A Ticking Time Bomb in the East China Sea

A Ticking Time Bomb in the East China Sea

A failure of the United States, South Korea, and Japan to engage in productive discussion regarding the Korea-Japan Continental Shelf Agreement will allow China to gain more influence in a crucial section of the Indo-Pacific.

As the expiration of the Korea-Japan Continental Shelf Agreement approaches, there is a growing concern surrounding potential political repercussions on the relations between the two nations. The agreement to share mining and oil rights was signed in January 1974, and it constitutes a rare moment of friendship in the history of Korea-Japan relations. However, the agreement has morphed into “a ticking time bomb” following the Camp David trilateral summit with the United States.

The agreement, officially ratified by Japan in June 1978, is set to expire in 2028, marking fifty years since its inception. Starting June 2025, however, either party could notify the other for termination. Notably, this falls before South Korea’s presidential election scheduled for March 2027.

South Korea had high hopes for natural resource development—so much so that a song that pays homage to “Mining Block 7” was written in 1980. However, the hope has been disproven. Since 2010, Japan has taken no action on the joint development, halting all efforts.

Japan’s inaction toward the deal is closely tied to changes in the landscape of international maritime law. For context, the natural prolongation theory of the continental shelf, based on International Court of Justice (ICJ) rulings on the North Sea Continental Shelf, was the predominant application at the time of the agreement. Consequently, Japan had little choice but to accept the prolongation boundary—dubbed Block 7—near Japan’s Kyushu Island. Most of the Joint Development Zone (JDZ) was located on Japan’s side, making it an unfavorable outcome for Japan.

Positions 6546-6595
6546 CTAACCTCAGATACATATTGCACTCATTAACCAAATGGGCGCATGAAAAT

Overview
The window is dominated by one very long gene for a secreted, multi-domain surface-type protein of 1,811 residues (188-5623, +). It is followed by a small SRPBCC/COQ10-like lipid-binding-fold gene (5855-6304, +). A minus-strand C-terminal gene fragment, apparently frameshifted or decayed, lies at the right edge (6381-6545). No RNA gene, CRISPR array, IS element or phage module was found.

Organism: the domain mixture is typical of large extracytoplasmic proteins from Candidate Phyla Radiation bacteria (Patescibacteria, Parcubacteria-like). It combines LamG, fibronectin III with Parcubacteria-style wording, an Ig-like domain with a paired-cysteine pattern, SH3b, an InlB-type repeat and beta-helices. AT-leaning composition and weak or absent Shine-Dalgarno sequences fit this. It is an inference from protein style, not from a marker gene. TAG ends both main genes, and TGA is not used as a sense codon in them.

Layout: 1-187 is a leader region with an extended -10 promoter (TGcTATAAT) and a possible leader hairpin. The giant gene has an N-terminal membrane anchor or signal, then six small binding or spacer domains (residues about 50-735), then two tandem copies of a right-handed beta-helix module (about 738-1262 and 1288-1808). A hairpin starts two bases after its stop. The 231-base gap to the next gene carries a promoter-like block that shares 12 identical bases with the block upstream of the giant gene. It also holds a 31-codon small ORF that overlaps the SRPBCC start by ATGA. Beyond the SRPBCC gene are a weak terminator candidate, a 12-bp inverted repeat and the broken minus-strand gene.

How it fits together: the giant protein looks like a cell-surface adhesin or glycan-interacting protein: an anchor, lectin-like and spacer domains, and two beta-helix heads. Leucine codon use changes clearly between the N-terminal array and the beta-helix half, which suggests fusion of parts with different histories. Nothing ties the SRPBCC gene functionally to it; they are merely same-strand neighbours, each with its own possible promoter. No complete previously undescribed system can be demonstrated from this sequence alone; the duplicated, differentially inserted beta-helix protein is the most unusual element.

In 1982, when the new United Nations Convention on the Law of the Sea (UNCLOS) was signed, the median line principle became the primary guide for maritime boundary delimitation. In 1985, before the UNCLOS took effect in 1994, the ICJ ruled in favor of the median line principle for the continental shelf boundary between Malta and Libya, further feeding Japan’s aloof attitude toward joint development efforts.

Geological surveys of the early 2000s at the JDZ inspired optimism in South Korea and reservations in Japan. Around the same time, China began producing natural gas offshore in Chunxiao (or Shirakaba) near the JDZ. Japan asserted that China was exploiting the same resource reserve as Japan’s hypothetical continental shelf and switched over to signing a joint development agreement with China. The two nations set up another zone just half a nautical mile west of Block 7 so Japan could observe China’s moves. Interpreting Japan’s action and recollecting ESCAP’s Emery Report (1969) and the Wilson Center report by Selig Harrison (2005), both highlighting substantial resource potential, South Koreans held high expectations of maritime development. However, differing attitudes from Japan and Korea toward further cooperation on the current JDZ suggest a bleak outlook for their relations following the agreement’s expiration.